It also is powerful. Singly, one yarn bomber can transform a street. Collectively, the effect can be huge.

“It is about connecting and bridging communities,” said artist Amanda Gross of the Pittsburgh project in Time magazine. “(Knitting and crocheting) are extremely accessible art forms.”

The other bonus for fiber artists is to create awareness and acceptance of an art form that has often taken a low place compared to other sculptural media.

“Yarn bombing is really fascinating, because it all seems so underground,” says Metro Parks Tacoma’s Mary Tuttle, who’s coordinating a community yarn bombing event Sunday as part of the Downtown to Defiance bike ride (see information in inset with this story). “I think community members aren’t very aware of what it is. But it’s sculptural.”

“I think (yarn bombing) is increasing awareness of a specific form of fiber art that from the domestic and functional spheres spills out … onto the public domain,” says Stefano Catalani, director of the craft-art focused Bellevue Arts Museum. “Yarn bombing is just a fraction of the multifaceted potential of fiber art.”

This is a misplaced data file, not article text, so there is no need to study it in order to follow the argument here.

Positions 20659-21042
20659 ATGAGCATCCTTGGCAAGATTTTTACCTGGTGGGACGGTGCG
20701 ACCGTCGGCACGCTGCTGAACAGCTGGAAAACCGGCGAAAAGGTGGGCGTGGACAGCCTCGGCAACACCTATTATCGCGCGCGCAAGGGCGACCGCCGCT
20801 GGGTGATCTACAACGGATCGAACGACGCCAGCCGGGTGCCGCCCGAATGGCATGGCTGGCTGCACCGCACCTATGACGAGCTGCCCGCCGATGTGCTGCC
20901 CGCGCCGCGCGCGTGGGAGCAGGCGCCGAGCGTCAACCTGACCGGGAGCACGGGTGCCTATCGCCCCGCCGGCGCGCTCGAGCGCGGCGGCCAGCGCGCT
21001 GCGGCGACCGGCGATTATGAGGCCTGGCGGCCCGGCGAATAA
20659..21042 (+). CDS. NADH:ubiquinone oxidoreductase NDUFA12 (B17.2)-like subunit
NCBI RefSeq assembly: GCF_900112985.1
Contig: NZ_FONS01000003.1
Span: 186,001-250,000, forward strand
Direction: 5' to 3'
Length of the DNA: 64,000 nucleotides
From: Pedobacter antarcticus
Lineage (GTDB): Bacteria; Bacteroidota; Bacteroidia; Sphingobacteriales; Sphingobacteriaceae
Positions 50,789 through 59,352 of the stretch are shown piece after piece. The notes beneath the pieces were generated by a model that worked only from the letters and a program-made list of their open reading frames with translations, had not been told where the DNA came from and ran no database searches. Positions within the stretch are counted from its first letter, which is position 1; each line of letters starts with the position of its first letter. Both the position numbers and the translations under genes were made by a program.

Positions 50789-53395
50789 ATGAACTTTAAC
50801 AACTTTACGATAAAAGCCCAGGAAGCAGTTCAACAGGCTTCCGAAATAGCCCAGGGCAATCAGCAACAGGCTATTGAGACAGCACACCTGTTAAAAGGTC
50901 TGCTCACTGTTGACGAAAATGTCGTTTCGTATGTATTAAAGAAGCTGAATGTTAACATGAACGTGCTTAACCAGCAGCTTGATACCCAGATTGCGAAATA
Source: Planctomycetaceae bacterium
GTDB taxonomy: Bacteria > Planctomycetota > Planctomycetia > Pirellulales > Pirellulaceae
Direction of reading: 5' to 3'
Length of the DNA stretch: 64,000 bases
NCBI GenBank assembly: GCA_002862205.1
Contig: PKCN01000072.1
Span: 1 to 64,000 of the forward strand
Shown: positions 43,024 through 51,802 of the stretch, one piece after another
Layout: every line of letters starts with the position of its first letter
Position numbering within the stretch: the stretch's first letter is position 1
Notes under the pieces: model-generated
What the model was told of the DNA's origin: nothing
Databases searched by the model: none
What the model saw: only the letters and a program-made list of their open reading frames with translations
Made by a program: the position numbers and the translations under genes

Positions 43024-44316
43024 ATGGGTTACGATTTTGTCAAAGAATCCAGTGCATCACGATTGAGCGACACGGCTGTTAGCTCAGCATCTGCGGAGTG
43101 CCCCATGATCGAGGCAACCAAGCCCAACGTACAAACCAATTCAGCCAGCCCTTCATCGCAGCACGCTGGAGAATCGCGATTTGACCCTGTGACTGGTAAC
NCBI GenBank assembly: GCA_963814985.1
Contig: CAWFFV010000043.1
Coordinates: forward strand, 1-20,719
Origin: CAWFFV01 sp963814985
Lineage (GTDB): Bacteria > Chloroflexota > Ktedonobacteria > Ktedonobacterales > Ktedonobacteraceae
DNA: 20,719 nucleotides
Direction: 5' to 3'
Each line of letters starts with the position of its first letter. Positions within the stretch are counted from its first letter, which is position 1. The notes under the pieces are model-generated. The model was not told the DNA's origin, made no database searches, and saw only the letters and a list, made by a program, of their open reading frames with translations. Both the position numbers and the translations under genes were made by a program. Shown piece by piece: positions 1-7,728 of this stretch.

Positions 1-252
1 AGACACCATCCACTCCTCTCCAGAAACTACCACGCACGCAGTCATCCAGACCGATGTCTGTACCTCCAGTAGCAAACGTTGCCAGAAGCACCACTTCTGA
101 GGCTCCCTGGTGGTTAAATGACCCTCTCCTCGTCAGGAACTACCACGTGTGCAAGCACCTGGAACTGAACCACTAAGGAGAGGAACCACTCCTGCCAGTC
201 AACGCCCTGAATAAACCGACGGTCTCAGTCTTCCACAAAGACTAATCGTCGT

Public education is another reason Mitchell began her bike rack sweaters: She’d been making beer growler sweaters last year to sell at Red Hot, but after selling just four at the Art on the Ave festival in July — and doing a lot of explaining — she knew she had to go bigger.

“I decided I needed more yarn awareness,” she explains.

For Mitchell, though, yarn bombing is mostly about celebrating life and creating joy. A six-year breast cancer survivor (one recent bike rack is pink, with the breast cancer ribbon crocheted on the top), she’s aware of how much humans need that joy.

“This was a way to keep my spirits up, especially now we’re into the rainy season,” Mitchell says. “I’m really thrilled with all the comments. That’s exactly what I wanted to do — to make people happy.”

Tacoma’s Yarn-Bomb sites

Tacoma has two main sites to see yarn bombing.

n Along Broadway between South Ninth and 11th streets, on the trees near Theater Square.

n Along Sixth Avenue between Alder and Fife streets, on the bike racks on both sides of the street.

n Watch for upcoming yarn bombing outside Sixth Avenue’s Red Hot, the Hob Nob and, in October, the Rainbow Center downtown.

Get your own yarn-bombing opportunity Sunday at Metro Parks Tacoma’s Downtown to Defiance bike ride, which celebrates the completion of a bike track to Point Defiance. Halfway along, at Thea’s Park (405 Dock St., Tacoma) artist Matt Levendoski will lead a community art project of yarn-bombing bikes donated by 2nd Cycle. The wrapped bikes will then be displayed at Metro Parks community centers around the city.

Downtown to Defiance runs 8 a.m.-noon Sunday, and runs from the Tacoma Dome flag plaza to Point Defiance bowl. 253-305-1000, metroparkstacoma.org.

Rosemary Ponnekanti: 253-597-8568 rosemary.ponnekanti@ thenewstribune.com